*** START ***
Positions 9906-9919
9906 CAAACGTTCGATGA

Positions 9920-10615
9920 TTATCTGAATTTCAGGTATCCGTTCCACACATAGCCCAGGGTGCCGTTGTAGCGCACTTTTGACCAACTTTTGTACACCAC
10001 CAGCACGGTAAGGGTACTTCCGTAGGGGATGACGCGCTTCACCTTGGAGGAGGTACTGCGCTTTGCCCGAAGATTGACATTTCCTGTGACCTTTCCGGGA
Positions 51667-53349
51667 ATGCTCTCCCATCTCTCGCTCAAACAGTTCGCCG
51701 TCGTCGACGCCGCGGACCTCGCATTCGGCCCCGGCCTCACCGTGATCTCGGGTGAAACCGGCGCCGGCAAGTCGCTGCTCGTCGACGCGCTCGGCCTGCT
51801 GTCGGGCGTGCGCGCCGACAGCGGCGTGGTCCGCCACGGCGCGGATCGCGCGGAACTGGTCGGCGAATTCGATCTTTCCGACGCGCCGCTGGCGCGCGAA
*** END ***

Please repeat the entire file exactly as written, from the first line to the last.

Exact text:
Positions 9906-9919
9906 CAAACGTTCGATGA

Positions 9920-10615
9920 TTATCTGAATTTCAGGTATCCGTTCCACACATAGCCCAGGGTGCCGTTGTAGCGCACTTTTGACCAACTTTTGTACACCAC
10001 CAGCACGGTAAGGGTACTTCCGTAGGGGATGACGCGCTTCACCTTGGAGGAGGTACTGCGCTTTGCCCGAAGATTGACATTTCCTGTGACCTTTCCGGGA
Positions 51667-53349
51667 ATGCTCTCCCATCTCTCGCTCAAACAGTTCGCCG
51701 TCGTCGACGCCGCGGACCTCGCATTCGGCCCCGGCCTCACCGTGATCTCGGGTGAAACCGGCGCCGGCAAGTCGCTGCTCGTCGACGCGCTCGGCCTGCT
51801 GTCGGGCGTGCGCGCCGACAGCGGCGTGGTCCGCCACGGCGCGGATCGCGCGGAACTGGTCGGCGAATTCGATCTTTCCGACGCGCCGCTGGCGCGCGAA